McCloud River Railroad Company
McCloud Railway Company
Locomotive 2nd #36

Built- 1969
c/n- 34880
Horsepower- 2000

The railroad started seriously studying replacing the Baldwins as the end of the 1960s approached. Consultations with the connecting roads, especially Southern Pacific, and others in the industry prompted McCloud to open discussions with the Electro-Motive Division of General Motors, or EMD for short. EMD and others suggested the model SD38, which developed 2,000 horsepower from EMD's model 645 non-turbocharged equipped prime mover. The SD38 was best suited to slow speed operations where tractive effort was more important than horespower and speed, which fit McCloud's needs almost perfectly. Weight concerns over the many stretches of lite weight rail still on the road caused EMD to build the three with tiny switcher tanks of about 1,200 gallon capacity, which the railroad replaced in the late 1970s and early 1980s with larger 3,200 gallon tanks in order to make them more attractive in the leasing markets. The railroad also experienced many initial problems with the units spreading gauge and rolling rails on parts of the line, especially the former logging railroad trackage between Bear Flat and Ditch Creek on the Burney line, but accelerated track maintenance and some other actions solved those problems.

Builder's photo of the #36. Travis Berryman collection.

The #36 has only been on the property a few months in this photo by Alan Miller dated 10 September 1969.

#36 parked in front of the shop. George Landrock collection.

#36 underneath the sand tower. Dennis Sullivan collection.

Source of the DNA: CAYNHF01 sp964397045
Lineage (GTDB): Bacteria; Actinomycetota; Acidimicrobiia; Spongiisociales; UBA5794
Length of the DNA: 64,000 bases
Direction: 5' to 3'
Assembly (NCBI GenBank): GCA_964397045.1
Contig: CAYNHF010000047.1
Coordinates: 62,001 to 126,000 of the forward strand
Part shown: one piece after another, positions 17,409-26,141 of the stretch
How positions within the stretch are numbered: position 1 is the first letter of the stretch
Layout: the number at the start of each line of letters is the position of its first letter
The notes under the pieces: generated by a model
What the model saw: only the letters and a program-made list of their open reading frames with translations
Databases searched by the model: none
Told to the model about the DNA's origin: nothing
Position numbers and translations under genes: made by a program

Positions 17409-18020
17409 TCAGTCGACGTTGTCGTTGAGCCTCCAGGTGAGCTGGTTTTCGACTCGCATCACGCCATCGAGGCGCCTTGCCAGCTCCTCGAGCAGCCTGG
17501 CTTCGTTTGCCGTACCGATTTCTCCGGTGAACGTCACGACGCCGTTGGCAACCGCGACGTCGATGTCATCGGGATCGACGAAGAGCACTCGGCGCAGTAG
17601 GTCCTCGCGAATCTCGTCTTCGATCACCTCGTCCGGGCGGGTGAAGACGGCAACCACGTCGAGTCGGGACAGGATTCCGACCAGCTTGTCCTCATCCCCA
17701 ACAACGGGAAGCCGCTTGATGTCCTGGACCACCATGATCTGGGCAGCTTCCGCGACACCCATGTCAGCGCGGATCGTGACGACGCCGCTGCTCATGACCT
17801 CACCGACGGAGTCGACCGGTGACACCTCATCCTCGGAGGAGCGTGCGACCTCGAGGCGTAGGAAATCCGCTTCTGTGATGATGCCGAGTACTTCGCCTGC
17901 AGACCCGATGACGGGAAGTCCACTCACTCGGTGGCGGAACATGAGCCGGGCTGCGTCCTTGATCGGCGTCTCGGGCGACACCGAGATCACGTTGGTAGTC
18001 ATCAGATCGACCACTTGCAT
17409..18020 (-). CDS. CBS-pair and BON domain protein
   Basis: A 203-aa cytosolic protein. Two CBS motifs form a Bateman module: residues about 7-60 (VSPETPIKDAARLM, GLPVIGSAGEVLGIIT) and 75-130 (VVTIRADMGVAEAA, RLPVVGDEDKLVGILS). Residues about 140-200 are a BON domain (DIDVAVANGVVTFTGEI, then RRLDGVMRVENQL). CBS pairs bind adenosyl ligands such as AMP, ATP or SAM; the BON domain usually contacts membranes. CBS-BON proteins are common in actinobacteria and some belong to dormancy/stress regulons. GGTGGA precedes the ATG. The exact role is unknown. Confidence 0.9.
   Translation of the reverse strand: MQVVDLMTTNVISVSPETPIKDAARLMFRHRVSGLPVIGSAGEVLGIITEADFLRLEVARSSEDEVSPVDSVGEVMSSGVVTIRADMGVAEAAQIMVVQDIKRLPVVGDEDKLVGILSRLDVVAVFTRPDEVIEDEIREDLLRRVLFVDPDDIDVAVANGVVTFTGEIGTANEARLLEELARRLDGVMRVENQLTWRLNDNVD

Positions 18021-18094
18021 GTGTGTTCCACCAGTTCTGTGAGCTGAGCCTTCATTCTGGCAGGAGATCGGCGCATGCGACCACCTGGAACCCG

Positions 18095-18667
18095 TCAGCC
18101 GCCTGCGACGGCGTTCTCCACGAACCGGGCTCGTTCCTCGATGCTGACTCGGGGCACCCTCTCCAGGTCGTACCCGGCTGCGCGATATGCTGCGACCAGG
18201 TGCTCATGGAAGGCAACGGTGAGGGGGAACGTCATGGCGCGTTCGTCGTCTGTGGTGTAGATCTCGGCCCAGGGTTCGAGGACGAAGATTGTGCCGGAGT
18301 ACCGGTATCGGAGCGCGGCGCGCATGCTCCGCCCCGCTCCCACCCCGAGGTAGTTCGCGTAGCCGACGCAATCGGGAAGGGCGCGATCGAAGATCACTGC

#36 in front of the McCloud shops preparing for a day's work. Photo by and courtesy of George Landrock.

A fine portrait of the #36 outside the shop. Lee F. Hower.

#36 switching in the Mt. Shasta City yards while an SP freight races by northward towards Oregon. Photo is dated August 1981 and is by and courtesy of Keith Ardinger.

The #36 leading a train north from Burney at the Cayton Creek bridge. Lee F. Hower.

Notice the masking tape on the ground around the locomotive...the #36 has just been re-painted into the brown and orange paint scheme adopted by the railroad in 1982. Locomotives #36, #37, and #38 all received this new paint scheme, while #39 retained the orange and white applied to all four locomotives by General Motors prior to delivery to the McCloud. Photo by Jimmy Bryant, courtesy Nevada Historical Society.

In the early-1980s the railroad decided to honor long-time superintendent Sidney Muma by naming the #36 after him. Sid and his wife Helen are seen here in front of the locomotive during the dedication ceremony. Photo from the Travis Berryman collection.

The #36 in McCloud on 2 May 1983. Keith E. Ardinger photo.

The #36 switching former City of Prineville boxcars in 1985.

McCloud River leased the #36 and #37 to Union Pacific in February 1988. UP stenciled their initials on both ends of the units and assigned them mostly out of Salt Lake City, Utah. The #36 is seen here in Salt Lake City on 15 July 1988. G. Pekkanen photo.

Several years in the harsh Utah sun plus a mild acid then used in UP's wash racks beat up the paint on the #36 and #37. The patch McCloud applied over that after the lease really stands out. Jerry Lamper photo.

The #36 in McCloud Railway's silver and red scheme crossing Black Ranch Road in the fall of 2002. The locomotive received the nose damage a few years before this photo when it crashed into a large tree that had fallen across high snowbanks on Dead Horse Summit.

The #36 in October 2016.